“I’ve been taking time out in Hebrews to talk to you about dispensations, and a word that I have used very little in our study, but it’s an important word, it’s a Bible word. And today I want to state the thing that we’ve said before, that there are three dispensations that are brought before us in the New Testament, and a failure to make a proper distinction and division leads to a hopeless and confused interpretation of Scripture. God, you see, is the One who runs the ‘dispensary,’ and a ‘dispensary’ is where dispensations are dispensed with. And He’s given certain systems, certain administrations, certain economies to man down here upon this earth. Now these three that we’ve been concerned with, the first one was the dispensation of law. It began with Moses and it ended with the Lord Jesus. ‘The law was given by Moses, but grace and truth came by Jesus Christ.’ That’s the way John puts it in his Gospel, and that is so clear, it seems to me, that even any seminary professor ought to be able to get that. And we, today, find in many churches the so-called Lord’s prayer used. There’s no sin in using it, but I feel like it’s sort of a useless procedure. It’s just a ritual to go through. The Lord gave it to His disciples to teach them to pray, and in it it says, ‘Thy kingdom come, thy will be done on earth as it is in heaven.’ Now obviously the kingdom has not arrived yet if we are to pray this prayer, because we are to pray for it to come. And I find today that the liberal, the amillenialist, and the paranoid premillenialist are the ones who think we ought to pray this prayer today. I believe that the Lord’s brought us up to a little higher ground than that prayer, by the way. Now we have seen that there are these three dispensations, or three distributions, or three economies, or three administrations—any way that you want to term it. One is law, and that is past. One is grace, and that is for the present. You and I live in the dispensation of the grace of God and as far as I am concerned it’s the most wonderful dispensation to live in of all of them. Then there is the future—the kingdom, and that is not yet come. Now these three different administrations have rules and regulations that are different. They have three standards of conduct, and we’ve heard so much today about love, why not look at these three dispensations and how love is used. Now under the Mosaic law, Moses said, ‘Love thy neighbor as thyself.’ That was the law. And by the way, he said to hate your enemies. And we go to the kingdom, and you’ll find that in the Sermon on the Mount in Matthew 5:43 He said, ‘Ye have heard that it hath been said, thou shalt love thy neighbor and hate thy enemy, but I say unto you, love your enemies, bless them that curse you, do good to them that hate you and pray for them that despitefully use you and persecute you that you may be children of your father which is in heaven.’ Well may I say to you, that’s a higher standard than the Mosaic Law. But under grace it’s even higher than that. The Lord Jesus said, ’A new commandment I give unto you, that ye love one another as I have loved you, that ye also love one another.’ And He made that very clear. If you go over to 1 John you’ll find there He had a great deal to say about this and He put it in no mistakable terms. You can’t miss it at all and having discussed a great deal about love there, we find in 1 John 3:16, and I’d like to turn and just read that. ‘Hereby perceive we the love of God because He laid down His life for us and we ought to lay down our lives for the brethren.’ My friend, that’s a much higher standard than you have under the mosaic system or even for the kingdom. The standard is, on the basis the way Christ loved us, so much that He gave Himself for us. And that is the standard of love today. Now how are you and I going to come up to that standard? I know there are a great many folks saying right now, ‘I can’t come up to that.’ And I’ll let you in on something, I can’t either, I can’t come up to that high standard. Now under grace what provision has God made for us? Well you stay with us and I’m going to come back to this again, maybe time after next, I’m not sure, but I want to lead you through this very wonderful, wonderful age in which we are living.”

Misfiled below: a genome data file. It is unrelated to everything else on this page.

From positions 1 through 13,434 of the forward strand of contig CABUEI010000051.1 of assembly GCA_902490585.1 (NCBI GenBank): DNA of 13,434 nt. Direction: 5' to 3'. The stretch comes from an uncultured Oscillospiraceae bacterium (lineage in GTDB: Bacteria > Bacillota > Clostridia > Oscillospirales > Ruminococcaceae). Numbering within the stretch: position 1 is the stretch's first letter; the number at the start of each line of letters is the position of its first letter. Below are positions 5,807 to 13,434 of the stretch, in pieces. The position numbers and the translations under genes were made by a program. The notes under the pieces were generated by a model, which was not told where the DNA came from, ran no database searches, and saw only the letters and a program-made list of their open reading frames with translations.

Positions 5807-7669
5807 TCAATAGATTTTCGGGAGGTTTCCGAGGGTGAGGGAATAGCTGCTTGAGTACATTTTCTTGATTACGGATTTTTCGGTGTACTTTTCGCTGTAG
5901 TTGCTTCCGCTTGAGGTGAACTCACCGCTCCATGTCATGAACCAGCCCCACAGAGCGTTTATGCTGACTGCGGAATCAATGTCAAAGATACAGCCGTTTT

“We have another word today friends, on the subject of 'dispensations.' Maybe some of you are getting tired of hearing about it, but I trust not, because it's so important, but it's very much like the young man who was proposing to his girlfriend and he concluded his speech by saying, 'I do not have a Cadillac convertible like Harry, and I do not have a yacht like Harry, but I love you.' She said, 'I love you too, but tell me more about Harry." So we're going to tell you more today about dispensations. There are three dispensations that concern us in the New Testament, and there's apt to be confusion. The dispensation of law, which ended with the coming of the Lord Jesus and His death upon the cross and the Day of Pentecost. Then we have the dispensation of grace, and that dispensation of grace is where we are today, but ahead of us is the dispensation of the kingdom, when God's kingdom will be establish here upon the earth. And there are certain standards and certain rules and regulations that concern all of these. Now the wonderful dispensation of grace that we are in, and I want to talk first about this standard that God has given to those of us who are saved by the grace of God. The standard here is above all human ability. For instance, let me give you just some verses that reveal that standard under grace. We are told in 2 Corinthians 10:5, 'Casting down imaginations and every high thing that exults itself against the knowledge of God, and bringeth into captivity every thought to the obedience of Christ.' Have you reached that high level of living today? Well that's what set before believers and in 1 Peter 2:9 we are told that, 'Ye should show forth the praises [that is the characteristics] of Him that called you out of darkness into His marvelous light.' Honestly friend, if you're a Christian you represent Jesus Christ down here. You're His signboard. You're His salesman. You're His bag of samples that He has. And that's a high standard, wouldn't you think? And then we read again in Scripture in Ephesians 5:20, 'Giving thanks always for all things unto God.' My, that's a high plane to come to. Again in Ephesians 4:1, 'That ye walk worthy of the high calling wherewith ye are called.' And then we are told in 1 John 1:7, 'Walk in the light.' Ephesians 5:2, 'Walk in love.' And then we are told to ‘Walk in the Spirit,' in Galatians 5:16. And then we are told, 'Grieve not the Holy Spirit of God.' And then we are told to 'Quench not the Spirit.' And then we are told 'to be filled with the Spirit.' So actually we are called to a much higher plane than we were under law--that Israel was, under law. Or that they'll be even under the kingdom. You and I have been called to a very high plane indeed. And the question arises, 'How are you and I going to attain unto this?' Because I don't know about you, I can't do it with human ability. I tried it and fell on my face, but God has provided the method and the means to attain that high standard. Over in Galatians in the fifth chapter, verse 22, he says, 'But the fruit of the Spirit is love, joy, peace, long-suffering, gentleness, goodness, faithfulness, meekness, self-control, against such there is no law.' Wouldn't you love to have all these fruits in your life? And they are attainable we are told. How? Well if you'll just keep reading in that epistle. 'And they that are Christ's have crucified the flesh.' When did we do that? Well when Christ died. You and I can't crucify ourselves. 'With the affections and lust, if we live in the Spirit let us also walk in the Spirit.' Now there it means, walking in the Spirit means to learn to walk in the Spirit, and I think that is something that is so neglected today by Christians. It's probably the most neglected truth that there is. God has asked you and me to walk by the Spirit, not in our own strength. I can't represent Christ in my own strength. It's only by walking in the power of the Holy Spirit. And how does that come about? The word 'walk' here means 'learn to walk.' And how do you learn to walk? Have you ever seen a little fellow that's just learning to walk? I had the privilege of watching my two grandsons learn to walk, and I'm telling you, one of them fell on his nose, I know, a hundred times, but he learned to walk and today I can't catch him. May I say, that's the way that you learn to walk, by the Spirit of God. Each day is to say, 'Lord, I want to walk today by the power of the Holy Spirit.' That means there's to be no unconfessed sin in your life. That means today that you're willing to do God's will, and if you're willing to do that and step out and say, 'Now Lord, help me to take the next step.' And the Spirit of God will be there to help you in that. This is the grace method--God provides His own. 'What the law could not do, in that it was weak.' Weak how? Was the law weak? It certainly was not weak. It was weak in the flesh. You and I are the weak ones. We couldn't attain to it, not even to the law standard, and certainly we cannot attain to the grace standard, but by the power of the Holy Spirit we can, and should do that. Now, grace saves us and teaches us how to live and I haven't mentioned the fact, grace you know, not only teaches us, but it saves us. That's what Paul told a young preacher. When he wrote to Titus he said in the second chapter, verse 11, 'For the grace of God that bringeth salvation hath appeared to all men.' I like to change that to 'the grace of God that bringeth salvation to all men hath appeared.' Salvation is for all men. That's the reason I don't buy this new doctrine of election that's going around where you don't have to give out the Word of God. I say to you, we are called to give it out there for everybody because it's for everybody. And he says, 'Teaching us that denying ungodliness and worldliness we should live soberly, righteously and godly in this present world.' It not only saves us but it teaches us, as we see, to walk by the Spirit. Now when God saves us you come to Him. He does not require any character, or any conduct. In fact, He doesn't accept that ‘because He says your righteousness is filthy rags, and there is none righteous, no not one, and there is none that meets His standard. And so God provides it all. When you come, I know today that the average unsaved man, I remember playing golf with a man, and a man was invited to church by one of my officers that was playing with me, and he said, 'Oh no, I don't want that preacher telling me what to do!' And I told him, I said, 'I haven't anything to tell you what to do.' He was amazed. I said, 'You know, God's not asking you to do anything.' He said, 'You don't mean it!' I said, 'I do mean it. God's not asking you to do a thing. God's done it all for you, brother, and He'll save you by grace.’ You can come to Him, and the hymn says, 'Just as I am without one plea, but that Thy blood was shed for me. Oh Lamb of God I come.' And you come on that kind of basis and God saves you that way. And when you trust Him He'll save you by His wonderful grace.”